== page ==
·         Satiety control
·         Gives food flavor
·         Carries essential vitamins

Reference:
American College of Sports Medicine. ACSM’s Resources for the Personal Trainer, Fifth Edition. Page 172.

Proteins:
• 4kcal/gram
• enzyme and protein synthesis
• transportation of nutrients
• energy source


Reference:
American College of Sports Medicine. ACSM’s Resources for the Personal Trainer, Fifth Edition. Page 172.

• Fat – 20-35% of total calories
• Protein – 10-35% of total calories
• Carbohydrate – 55% of total calories

Reference:
American College of Sports Medicine. ACSM’s Resources for the Personal Trainer, Fifth Edition. Page 168-180.`

Let’s be honest, this section covers the basics of what you need to know as a trainer, but if you really want to be effective, you will want a separate nutrition certification to round out your skills, which then allows you to become a nutrition coach as well.

At Trainer Academy, we also have a list of the best sports nutrition certifications if you want to learn about nutrition as it directly links to athletics performance.

Domain IV – Legal & Professional

The final section covers the scope of practice and liability-related issues in personal training. It is smaller and less emphasized but still has key information you will need for the exam and the job in terms of your basic personal trainer duties.

An ACSM Certified Personal Trainer works with exercise-capable individuals to improve health, physical fitness, performance, quality of life, and lasting positive behavioral change. The typical personal training job involves working with clients on safe exercise techniques and programming for various fitness goals.

The minimum requirement for an ACSM Certified Personal Trainer is a high school diploma, CPR and AED certification, and of course, passing the ACSM CPT exam.

Reference:
American College of Sports Medicine. ACSM’s Resources for the Personal Trainer, Fifth Edition. Page 6, 7

The personal trainer’s scope of practice can include any of the following activities:

• Interview and screen potential clients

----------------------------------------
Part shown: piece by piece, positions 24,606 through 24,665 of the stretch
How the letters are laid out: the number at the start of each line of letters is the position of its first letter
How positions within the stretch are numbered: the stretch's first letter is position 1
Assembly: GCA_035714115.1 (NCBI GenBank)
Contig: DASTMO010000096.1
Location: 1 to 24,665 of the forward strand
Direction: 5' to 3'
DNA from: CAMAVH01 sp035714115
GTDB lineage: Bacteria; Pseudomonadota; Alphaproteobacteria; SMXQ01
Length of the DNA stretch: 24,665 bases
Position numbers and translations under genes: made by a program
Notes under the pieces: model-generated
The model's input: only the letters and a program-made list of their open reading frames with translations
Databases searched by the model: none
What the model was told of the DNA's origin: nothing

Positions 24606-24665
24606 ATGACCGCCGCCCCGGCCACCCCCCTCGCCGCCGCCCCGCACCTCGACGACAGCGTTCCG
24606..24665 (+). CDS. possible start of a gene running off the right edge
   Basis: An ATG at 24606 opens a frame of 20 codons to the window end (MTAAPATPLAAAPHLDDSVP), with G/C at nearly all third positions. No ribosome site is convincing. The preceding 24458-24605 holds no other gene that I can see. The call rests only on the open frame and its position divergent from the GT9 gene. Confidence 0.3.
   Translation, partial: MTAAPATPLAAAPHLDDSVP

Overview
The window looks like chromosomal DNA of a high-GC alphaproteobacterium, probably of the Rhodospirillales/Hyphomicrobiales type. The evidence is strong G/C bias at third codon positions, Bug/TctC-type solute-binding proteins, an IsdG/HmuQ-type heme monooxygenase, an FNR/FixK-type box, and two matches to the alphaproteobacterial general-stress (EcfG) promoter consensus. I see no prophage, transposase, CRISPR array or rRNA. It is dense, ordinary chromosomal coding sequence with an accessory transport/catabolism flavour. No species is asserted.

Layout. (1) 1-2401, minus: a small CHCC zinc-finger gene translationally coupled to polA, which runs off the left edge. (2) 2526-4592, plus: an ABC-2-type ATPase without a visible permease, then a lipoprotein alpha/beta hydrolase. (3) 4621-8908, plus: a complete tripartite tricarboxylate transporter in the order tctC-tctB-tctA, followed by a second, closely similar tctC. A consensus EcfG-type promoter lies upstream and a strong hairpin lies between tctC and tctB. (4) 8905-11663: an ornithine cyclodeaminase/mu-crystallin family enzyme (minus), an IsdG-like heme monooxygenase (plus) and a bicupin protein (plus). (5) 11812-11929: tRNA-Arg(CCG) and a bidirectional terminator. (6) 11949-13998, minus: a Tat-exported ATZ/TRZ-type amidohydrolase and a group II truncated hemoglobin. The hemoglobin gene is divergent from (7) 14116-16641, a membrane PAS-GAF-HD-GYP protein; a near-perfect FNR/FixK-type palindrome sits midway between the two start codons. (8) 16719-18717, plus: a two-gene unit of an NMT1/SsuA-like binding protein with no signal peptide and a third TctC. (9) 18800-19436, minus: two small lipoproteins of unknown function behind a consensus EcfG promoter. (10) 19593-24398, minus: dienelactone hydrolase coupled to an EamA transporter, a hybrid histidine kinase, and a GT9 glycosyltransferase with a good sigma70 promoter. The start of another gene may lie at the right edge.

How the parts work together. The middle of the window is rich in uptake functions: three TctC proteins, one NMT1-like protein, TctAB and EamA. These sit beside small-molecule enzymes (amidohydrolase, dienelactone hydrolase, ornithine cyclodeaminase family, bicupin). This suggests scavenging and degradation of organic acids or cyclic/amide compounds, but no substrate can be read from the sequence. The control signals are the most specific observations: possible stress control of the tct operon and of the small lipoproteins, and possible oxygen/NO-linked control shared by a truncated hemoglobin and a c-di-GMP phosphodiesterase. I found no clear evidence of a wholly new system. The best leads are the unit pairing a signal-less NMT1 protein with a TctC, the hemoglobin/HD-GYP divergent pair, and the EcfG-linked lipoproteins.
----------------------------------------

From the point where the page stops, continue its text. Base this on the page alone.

• Perform fitness assessments on clients to determine their current level
• Help clients set realistic goals, change goals as needed, and promote client adherence to the program
• Develop and modify exercise programs, including progression, for different fitness goals
• Teach and demonstrate safe and effective exercises and educate the client about unsafe exercises
• Spot or supervise the client during exercise performance
• Maintain client records of workout data and progress or lack of progress
• Accurately answer clients’ health and fitness questions
• Educate clients about fitness and health and encourage them to exercise on their own as well, assuming medical approval

As a certified personal trainer, you will likely perform additional duties outside of the direct scope of practice, such as equipment cleaning or maintenance, paperwork, or other on-the-job duties as required by your specific employment situation.

You must understand that the ACSM CPT certification does not include meal planning or diagnosing injuries or medical conditions. You are also not cleared to work with individuals who cannot exercise independently.

Often, performing regular continuing education credits (CEUs or CECs) is a requirement of major fitness certification organizations.
The ACSM CEU requirement is 45 continuing education credits every 3 years. You can earn ACSM CEC credits by taking a variety of additional fitness certifications or attending various conferences or events.

Reference:
American College of Sports Medicine. ACSM’s Resources for the Personal Trainer, Fifth Edition. Page 6-7

Personal trainers work in a variety of environments and arrangements. These include:

• Commercial, for-profit fitness centers
• Community, non-profit fitness centers
• Corporate wellness centers
• University fitness centers
• Private studios
• Mobile training
• Online training
• City recreational facilities

Reference:
American College of Sports Medicine. ACSM’s Resources for the Personal Trainer, Fifth Edition. Page 17-20.

ACSM Certification Breakdown

Of all the personal training certifications, ACSM is the oldest institution. Their fitness certs are highly prized and held to high standard of excellence. This nationally accredited personal training certification can be challenging for newer prospective trainers so we want to give you a leg up on the test with this training guide!

Be sure to take plenty of practice tests and look at test taking strategies that augment your studying experience to ensure you can pass your exam. Practice test questions are some of the best items you can have. The best practice questions are designed to mimic the real exam and make sure you crush it the first time around. Just be sure to really understand the answers as opposed to only memorizing the practice exam itself.